Kim Jong-un has ordered for the executions of six people connected to a high-class prostitution ring of top university students this week. The condemnation came months after the North Korean ruler ordered for a crackdown on teenagers having sex and blamed the rise on “decadent capitalist influence”. Despite the strong stance from the hermit state, the nation has a dark history that prominently featured the use of sex workers by the elite.
Kim Il-sung, the first dictator in the dynasty’s 72 year reign over the nation, was long known as a womaniser – who had countless affairs and illegitimate children, which stretched back as far as the Thirties when he fought against Japan.
The then-ruler, known as ‘The Great Leader’, and his son Kim Jong-il, who died of a heart attack in 2011, were alleged to have a voracious appetite for women and used their power to fulfil the desire.
North Korea expert Chris Mikul claimed they felt it was “their right to deflower the prettiest girls in the land”, which they carried out “on an industrial scale”.
Towards the end of the Korean War in the Fifties, a special unit was set-up within the north’s Central Committee to select women to join what would later be known as ‘The Joy Brigade’.
It was their role to scour schools across the country for young girls with a specific criteria – “pretty, no more than 5ft 4 inches tall, and have soft voices and no scars”.
After their induction into the group they were given two years of training in singing, dancing and “satisfying the sexual preferences of the Great Leader, and later his son”.
The young girls were then distributed among numerous villas in the country “ready to provide their services should one of the Kims turn up”, Mikul wrote in his book ‘My Favourite Dictators’ last year.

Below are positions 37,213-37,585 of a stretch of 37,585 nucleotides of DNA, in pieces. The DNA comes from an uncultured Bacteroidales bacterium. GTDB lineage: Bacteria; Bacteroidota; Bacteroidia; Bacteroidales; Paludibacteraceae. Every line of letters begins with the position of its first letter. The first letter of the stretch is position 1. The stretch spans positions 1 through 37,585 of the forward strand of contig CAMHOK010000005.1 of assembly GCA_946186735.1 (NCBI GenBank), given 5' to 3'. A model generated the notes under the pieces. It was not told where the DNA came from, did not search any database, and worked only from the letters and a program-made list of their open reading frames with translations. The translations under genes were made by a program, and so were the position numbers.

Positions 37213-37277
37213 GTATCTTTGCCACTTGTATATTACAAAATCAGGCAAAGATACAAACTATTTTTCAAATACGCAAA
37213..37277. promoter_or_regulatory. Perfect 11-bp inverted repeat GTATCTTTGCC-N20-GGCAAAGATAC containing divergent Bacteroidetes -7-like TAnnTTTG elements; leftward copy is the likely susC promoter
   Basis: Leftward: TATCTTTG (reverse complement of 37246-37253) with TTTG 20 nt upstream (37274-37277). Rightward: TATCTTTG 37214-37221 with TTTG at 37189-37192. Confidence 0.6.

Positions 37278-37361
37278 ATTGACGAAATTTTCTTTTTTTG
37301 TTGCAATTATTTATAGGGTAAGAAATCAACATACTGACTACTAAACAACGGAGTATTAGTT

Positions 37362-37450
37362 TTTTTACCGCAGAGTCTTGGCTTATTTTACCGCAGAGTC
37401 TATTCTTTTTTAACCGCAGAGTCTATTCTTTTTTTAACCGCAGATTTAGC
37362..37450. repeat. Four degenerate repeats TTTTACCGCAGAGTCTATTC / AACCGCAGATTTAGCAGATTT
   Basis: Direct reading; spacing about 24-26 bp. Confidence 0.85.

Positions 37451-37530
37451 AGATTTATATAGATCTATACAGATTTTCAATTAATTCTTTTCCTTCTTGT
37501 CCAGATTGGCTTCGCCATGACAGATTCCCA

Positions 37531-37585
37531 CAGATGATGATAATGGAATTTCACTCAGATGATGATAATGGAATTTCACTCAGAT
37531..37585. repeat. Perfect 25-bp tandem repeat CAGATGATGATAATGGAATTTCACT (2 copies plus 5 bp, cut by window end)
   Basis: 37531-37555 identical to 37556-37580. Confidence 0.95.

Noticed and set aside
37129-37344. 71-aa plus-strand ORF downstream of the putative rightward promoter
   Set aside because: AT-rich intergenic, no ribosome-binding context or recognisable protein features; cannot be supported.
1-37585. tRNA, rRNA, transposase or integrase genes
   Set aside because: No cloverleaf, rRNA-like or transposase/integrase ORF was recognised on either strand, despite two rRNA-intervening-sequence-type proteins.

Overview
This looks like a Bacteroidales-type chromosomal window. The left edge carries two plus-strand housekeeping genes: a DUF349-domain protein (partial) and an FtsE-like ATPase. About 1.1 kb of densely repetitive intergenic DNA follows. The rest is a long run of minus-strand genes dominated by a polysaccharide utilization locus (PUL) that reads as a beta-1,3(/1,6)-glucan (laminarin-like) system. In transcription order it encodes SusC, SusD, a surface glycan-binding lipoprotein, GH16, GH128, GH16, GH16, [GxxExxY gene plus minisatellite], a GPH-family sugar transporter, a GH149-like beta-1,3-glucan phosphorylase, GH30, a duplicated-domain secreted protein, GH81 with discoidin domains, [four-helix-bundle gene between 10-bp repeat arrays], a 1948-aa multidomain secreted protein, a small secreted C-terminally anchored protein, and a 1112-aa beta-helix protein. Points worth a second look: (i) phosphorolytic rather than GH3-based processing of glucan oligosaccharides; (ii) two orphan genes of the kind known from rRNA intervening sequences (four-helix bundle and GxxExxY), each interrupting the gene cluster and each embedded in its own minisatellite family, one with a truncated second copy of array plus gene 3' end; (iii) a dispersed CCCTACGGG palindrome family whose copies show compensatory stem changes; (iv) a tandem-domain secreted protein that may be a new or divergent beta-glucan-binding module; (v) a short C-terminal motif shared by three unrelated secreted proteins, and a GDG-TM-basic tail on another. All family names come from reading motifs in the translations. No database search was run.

He claimed that a family would have considered it a “great honour” if their daughter was selected as part of the Joy Brigade – but many were “unaware that sexual services were involved”.
After a few years, which their parents were compensated for with “material benefits”, the girls would be married off to young men within the nation’s Workers’ Party
The Joy Brigade were thought to have played an “important part” in the regime’s effort to keep Kim Il-sung alive – who died of a heart attack in 1994.
Mr Mikul wrote that it followed: “The Chinese belief that a man could live longer by sleeping with young girls.”
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One of the most bizarre tasks of the Joy Brigade was the “so called ‘human-bed’”, which involved a “number of girls lying with their legs interlocked in a certain way, allowing the Great Leader to sleep on them”.
The group, officially known as the Gippeumjo or Kippumjo, are still believed to exist after Kim Jong-un was reported to have been looking for new recruits, according to a number of 2015 reports.
Mr Mikul told Express.co.uk: “To state the obvious it’s a fairly sexist society, the existence of the Joy Brigade and so on is the mindset of a dictator rather than a reflection of the country.
“The average North Korean would be horrified by that and that’s something they probably don’t know about.
“But having said that, the average North Korean knows more about the outside world, so possibly knows more about the inner workings of the regime.
“I believe that most North Koreans would know about the Joy Brigade and have heard a rumour but not believed it.”